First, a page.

A decade or so before his death, Leo Tolstoy completed a novella (published posthumously however) derived in part from his experiences in the Russian military during Russia’s drive to conquer the various predominately Muslim tribesmen of the North Caucasus region. Titled Hadji Murad (available here for free if you don’t mind reading long on-line texts) after its protagonist, the story is tightly crafted and reflective of a mature novelist- for despite its brevity, Tolstoy manages to construct, a la War and Peace, a number of stories within the overall narrative, with several developed characters whose lives all, in some way or another, intersect with that of Hadji Murad. Hadji Murad himself is a Chechen warrior whose varying fortunes and clashes lead him to fight other Caucasus factions, then the Russian invaders, before aligning himself tenuously with the Russians in an ultimately tragic bid to save his family from a powerful Chechen imam.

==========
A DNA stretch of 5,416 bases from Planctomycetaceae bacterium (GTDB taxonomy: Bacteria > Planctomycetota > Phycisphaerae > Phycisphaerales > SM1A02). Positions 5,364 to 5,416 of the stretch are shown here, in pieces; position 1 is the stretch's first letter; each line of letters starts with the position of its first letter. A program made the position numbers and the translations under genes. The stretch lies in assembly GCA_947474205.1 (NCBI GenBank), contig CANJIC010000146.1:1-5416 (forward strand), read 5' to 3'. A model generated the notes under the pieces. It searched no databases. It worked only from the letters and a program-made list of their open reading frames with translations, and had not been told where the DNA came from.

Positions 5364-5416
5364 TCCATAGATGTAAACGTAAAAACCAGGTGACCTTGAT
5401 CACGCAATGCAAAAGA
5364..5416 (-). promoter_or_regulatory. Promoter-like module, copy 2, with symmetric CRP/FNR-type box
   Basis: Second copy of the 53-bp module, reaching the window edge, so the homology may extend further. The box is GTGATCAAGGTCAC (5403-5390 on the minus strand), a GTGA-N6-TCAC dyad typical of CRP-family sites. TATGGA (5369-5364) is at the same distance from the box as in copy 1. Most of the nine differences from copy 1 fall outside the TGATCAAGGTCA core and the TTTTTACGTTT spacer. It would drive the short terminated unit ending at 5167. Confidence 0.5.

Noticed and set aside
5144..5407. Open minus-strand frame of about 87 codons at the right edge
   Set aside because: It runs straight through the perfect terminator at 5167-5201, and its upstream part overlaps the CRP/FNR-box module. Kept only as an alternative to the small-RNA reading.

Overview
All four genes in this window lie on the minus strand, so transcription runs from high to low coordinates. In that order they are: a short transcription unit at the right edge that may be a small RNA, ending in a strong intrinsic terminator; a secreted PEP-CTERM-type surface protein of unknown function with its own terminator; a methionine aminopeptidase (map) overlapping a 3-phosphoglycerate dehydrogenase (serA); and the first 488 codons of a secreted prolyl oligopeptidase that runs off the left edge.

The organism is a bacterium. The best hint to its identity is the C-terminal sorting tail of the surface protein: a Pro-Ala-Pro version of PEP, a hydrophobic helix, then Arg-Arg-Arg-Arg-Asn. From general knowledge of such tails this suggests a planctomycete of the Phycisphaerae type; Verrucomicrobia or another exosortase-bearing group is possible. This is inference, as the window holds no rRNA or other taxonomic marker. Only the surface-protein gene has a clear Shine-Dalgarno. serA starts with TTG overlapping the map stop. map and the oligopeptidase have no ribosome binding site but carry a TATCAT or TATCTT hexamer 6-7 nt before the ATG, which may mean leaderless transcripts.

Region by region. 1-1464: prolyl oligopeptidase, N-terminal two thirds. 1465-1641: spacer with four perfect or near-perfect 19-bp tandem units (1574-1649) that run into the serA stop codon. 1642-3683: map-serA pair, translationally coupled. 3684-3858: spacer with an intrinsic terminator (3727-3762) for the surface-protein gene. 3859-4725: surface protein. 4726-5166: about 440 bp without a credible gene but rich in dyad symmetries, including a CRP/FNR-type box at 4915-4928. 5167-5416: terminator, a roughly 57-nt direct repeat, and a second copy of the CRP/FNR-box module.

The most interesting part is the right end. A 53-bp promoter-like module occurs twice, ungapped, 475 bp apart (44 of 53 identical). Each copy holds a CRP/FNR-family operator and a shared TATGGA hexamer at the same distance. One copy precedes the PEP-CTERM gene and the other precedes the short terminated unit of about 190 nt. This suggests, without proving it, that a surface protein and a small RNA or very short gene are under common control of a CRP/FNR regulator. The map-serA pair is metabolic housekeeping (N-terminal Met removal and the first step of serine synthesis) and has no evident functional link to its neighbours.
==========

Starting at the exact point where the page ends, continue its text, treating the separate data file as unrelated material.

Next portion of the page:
While Tolstoy is careful to offer little interpretative commentary within the story, his sympathies quite clearly lie with Hadji Murad first, then the Chechen people, and finally the conscripted Russian soldiers sent into the war. The closest he comes to outright moral proclamation within the narrative itself lies in his subtle and not-so-subtle digs at Russian- and by extension, Western- society are quite evident as he describes the moral habits- or lack thereof- of various levels of Russian society, culminating in a deliciously scathing portrayal of Czar Nicholas: